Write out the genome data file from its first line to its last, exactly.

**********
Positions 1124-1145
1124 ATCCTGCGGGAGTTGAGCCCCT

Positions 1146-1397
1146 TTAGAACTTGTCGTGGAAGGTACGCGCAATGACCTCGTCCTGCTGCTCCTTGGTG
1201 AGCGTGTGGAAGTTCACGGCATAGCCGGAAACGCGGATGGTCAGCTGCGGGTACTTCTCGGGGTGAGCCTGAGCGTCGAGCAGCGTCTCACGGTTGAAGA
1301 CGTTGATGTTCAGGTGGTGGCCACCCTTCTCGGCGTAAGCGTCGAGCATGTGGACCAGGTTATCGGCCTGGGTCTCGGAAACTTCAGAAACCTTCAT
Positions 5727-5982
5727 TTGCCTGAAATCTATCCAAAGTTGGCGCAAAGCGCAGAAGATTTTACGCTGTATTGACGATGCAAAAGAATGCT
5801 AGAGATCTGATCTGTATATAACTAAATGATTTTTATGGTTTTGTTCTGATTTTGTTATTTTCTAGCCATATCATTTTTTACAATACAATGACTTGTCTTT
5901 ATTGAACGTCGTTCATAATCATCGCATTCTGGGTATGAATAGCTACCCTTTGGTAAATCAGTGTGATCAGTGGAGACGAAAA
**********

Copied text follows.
Positions 1124-1145
1124 ATCCTGCGGGAGTTGAGCCCCT

Positions 1146-1397
1146 TTAGAACTTGTCGTGGAAGGTACGCGCAATGACCTCGTCCTGCTGCTCCTTGGTG
1201 AGCGTGTGGAAGTTCACGGCATAGCCGGAAACGCGGATGGTCAGCTGCGGGTACTTCTCGGGGTGAGCCTGAGCGTCGAGCAGCGTCTCACGGTTGAAGA
1301 CGTTGATGTTCAGGTGGTGGCCACCCTTCTCGGCGTAAGCGTCGAGCATGTGGACCAGGTTATCGGCCTGGGTCTCGGAAACTTCAGAAACCTTCAT
Positions 5727-5982
5727 TTGCCTGAAATCTATCCAAAGTTGGCGCAAAGCGCAGAAGATTTTACGCTGTATTGACGATGCAAAAGAATGCT
5801 AGAGATCTGATCTGTATATAACTAAATGATTTTTATGGTTTTGTTCTGATTTTGTTATTTTCTAGCCATATCATTTTTTACAATACAATGACTTGTCTTT
5901 ATTGAACGTCGTTCATAATCATCGCATTCTGGGTATGAATAGCTACCCTTTGGTAAATCAGTGTGATCAGTGGAGACGAAAA